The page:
So I really want to encourage more people to try this. The next time you’re feeling morally motivated, try to harness that energy for a moment before letting loose. Ask yourself, of your default plan, is this the best thing in the world for me to be addressing right now? Not to be discouraging, but to open up your option space: maybe you could be doing something even better, at no greater personal cost. If so, make the switch!
My sense is that this kind of strategic prioritization is very alien to many worldviews, and constitutes the most distinctive (and controversial) contribution of Effective Altruist thought to practical ethics. To be opposed to EA as an idea, one must be opposed to the very notion of strategic prioritization, or goal-directed ethics. And some people evidently are very opposed to this. But I honestly can’t understand why (without ascribing bad faith). So I’d certainly welcome any attempts to explain how a decent person could reasonably be hostile to the very idea of seriously trying to do good, in a scope-sensitive, goal-directed way (preferring more good to less, all else equal).
Room for Pluralism
One thing I want to stress here is that nothing in the idea of goal-directed beneficence forces one to accept full-blown utilitarianism. You can supplement it with deontic constraints, partiality, etc. Be a Rossian pluralist, or a Cowenian “two thirds utilitarian”; let reactive ethics govern 90% of your life, but be strategically goal-directed for at least 10%. We all need to make practical compromises, I can respect that.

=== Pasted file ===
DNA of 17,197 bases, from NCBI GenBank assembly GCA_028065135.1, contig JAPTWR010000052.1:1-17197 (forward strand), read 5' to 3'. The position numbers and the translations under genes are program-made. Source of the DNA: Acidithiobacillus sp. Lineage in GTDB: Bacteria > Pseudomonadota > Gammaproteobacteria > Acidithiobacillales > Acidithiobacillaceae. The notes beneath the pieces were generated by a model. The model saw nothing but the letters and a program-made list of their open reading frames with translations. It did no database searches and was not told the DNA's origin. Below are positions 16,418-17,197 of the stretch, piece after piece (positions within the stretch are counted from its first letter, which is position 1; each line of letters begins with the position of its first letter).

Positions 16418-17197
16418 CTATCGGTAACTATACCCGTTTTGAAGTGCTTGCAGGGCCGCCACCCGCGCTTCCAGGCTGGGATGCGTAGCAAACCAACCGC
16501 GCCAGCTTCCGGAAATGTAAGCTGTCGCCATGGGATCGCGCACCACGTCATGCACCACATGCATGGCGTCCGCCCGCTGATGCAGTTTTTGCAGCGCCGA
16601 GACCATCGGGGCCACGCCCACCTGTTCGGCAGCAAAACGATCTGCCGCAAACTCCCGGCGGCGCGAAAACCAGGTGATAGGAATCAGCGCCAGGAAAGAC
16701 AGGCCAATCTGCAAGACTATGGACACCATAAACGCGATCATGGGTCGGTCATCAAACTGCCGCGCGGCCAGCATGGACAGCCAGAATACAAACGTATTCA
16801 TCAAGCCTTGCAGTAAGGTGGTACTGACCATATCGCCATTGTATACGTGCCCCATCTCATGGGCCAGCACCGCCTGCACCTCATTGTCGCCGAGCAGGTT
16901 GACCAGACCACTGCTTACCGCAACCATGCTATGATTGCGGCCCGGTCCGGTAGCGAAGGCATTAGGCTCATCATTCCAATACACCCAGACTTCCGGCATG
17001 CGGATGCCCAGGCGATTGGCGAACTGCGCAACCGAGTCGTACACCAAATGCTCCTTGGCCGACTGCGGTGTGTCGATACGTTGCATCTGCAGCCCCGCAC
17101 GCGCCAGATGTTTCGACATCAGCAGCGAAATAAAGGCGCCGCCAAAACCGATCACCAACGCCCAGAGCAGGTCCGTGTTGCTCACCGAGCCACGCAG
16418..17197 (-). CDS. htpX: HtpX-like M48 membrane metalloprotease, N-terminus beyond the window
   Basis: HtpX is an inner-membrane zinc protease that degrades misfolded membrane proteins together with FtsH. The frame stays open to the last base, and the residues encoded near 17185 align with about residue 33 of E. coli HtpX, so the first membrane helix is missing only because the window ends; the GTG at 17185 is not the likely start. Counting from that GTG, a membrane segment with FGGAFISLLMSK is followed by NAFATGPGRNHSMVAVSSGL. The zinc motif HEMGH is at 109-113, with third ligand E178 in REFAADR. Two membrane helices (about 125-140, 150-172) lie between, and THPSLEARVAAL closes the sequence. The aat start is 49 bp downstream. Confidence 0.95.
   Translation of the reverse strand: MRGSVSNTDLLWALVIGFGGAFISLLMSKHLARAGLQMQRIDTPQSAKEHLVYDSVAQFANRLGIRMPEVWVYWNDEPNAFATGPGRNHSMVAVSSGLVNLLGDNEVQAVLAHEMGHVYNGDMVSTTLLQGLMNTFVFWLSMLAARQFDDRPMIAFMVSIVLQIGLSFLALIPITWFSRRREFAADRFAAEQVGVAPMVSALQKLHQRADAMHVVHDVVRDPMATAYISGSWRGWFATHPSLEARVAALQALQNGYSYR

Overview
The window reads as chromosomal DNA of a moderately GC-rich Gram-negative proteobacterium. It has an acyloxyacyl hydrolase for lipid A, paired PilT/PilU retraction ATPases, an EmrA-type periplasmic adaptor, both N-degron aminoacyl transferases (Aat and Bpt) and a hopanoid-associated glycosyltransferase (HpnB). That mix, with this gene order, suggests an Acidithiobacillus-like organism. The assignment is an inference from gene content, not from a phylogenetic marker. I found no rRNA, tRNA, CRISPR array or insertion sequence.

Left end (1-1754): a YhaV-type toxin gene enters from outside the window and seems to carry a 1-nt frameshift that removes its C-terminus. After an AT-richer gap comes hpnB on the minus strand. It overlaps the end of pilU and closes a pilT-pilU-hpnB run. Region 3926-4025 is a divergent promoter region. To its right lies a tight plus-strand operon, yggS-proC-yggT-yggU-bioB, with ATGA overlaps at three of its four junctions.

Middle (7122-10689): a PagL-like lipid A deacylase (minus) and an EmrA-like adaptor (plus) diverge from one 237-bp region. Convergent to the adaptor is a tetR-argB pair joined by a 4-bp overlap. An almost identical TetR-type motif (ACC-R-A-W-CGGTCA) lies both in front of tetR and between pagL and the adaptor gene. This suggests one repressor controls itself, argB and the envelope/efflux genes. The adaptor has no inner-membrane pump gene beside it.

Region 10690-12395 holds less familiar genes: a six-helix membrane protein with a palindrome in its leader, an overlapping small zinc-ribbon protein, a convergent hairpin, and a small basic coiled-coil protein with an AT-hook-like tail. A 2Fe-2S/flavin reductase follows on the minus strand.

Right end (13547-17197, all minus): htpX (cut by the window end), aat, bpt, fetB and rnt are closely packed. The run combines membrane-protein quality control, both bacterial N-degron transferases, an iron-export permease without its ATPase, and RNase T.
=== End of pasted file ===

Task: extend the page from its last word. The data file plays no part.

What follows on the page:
What I don’t understand is people who implicitly treat an argument against full-blown utilitarianism as a reason to reject goal-directed ethics in its entirety. These are very different things! Yet goal-directedness seems so rare in non-consequentialist thought that Effective Altruism is routinely conflated with “applied utilitarianism”. Why is this? Why not be a thoroughgoing pluralist, who incorporates goal-directed beneficence as a non-trivial part of their overall moral view? What reason is there to prefer a purely reactive ethics? Shouldn’t we regard the latter as utterly disreputable? (This isn’t rhetorical; I’d love to hear people’s answers.)
This may also help to explain the mystery of why beneficentrism is so rare amongst non-utilitarians.
This is all to expand upon the ‘permissibility is not enough’ section of my previous post on permissibility and moral importance: (Im)permissibility is overrated.
I know this is not the main point here, but I would really question the idea that people tithed 10% "without complaint". Tithes were often more like taxes than voluntary donations, and there were revolts against them, e.g.: https://www.jstor.org/stable/2539720
I'm wondering how much overlap there is between apparent examples of reactive ethics and apparent examples of "expanding circle" moral weighting of others based upon metaphorical proximity to oneself. When people put a lot of effort into domestic political causes, it usually doesn't strike me as particularly reactive, but more like proactive altruism toward their respective political tribe first, their own nation second (possibly also including a few other select "similar" nations), and the faraway rest of the world mostly out of the calculation.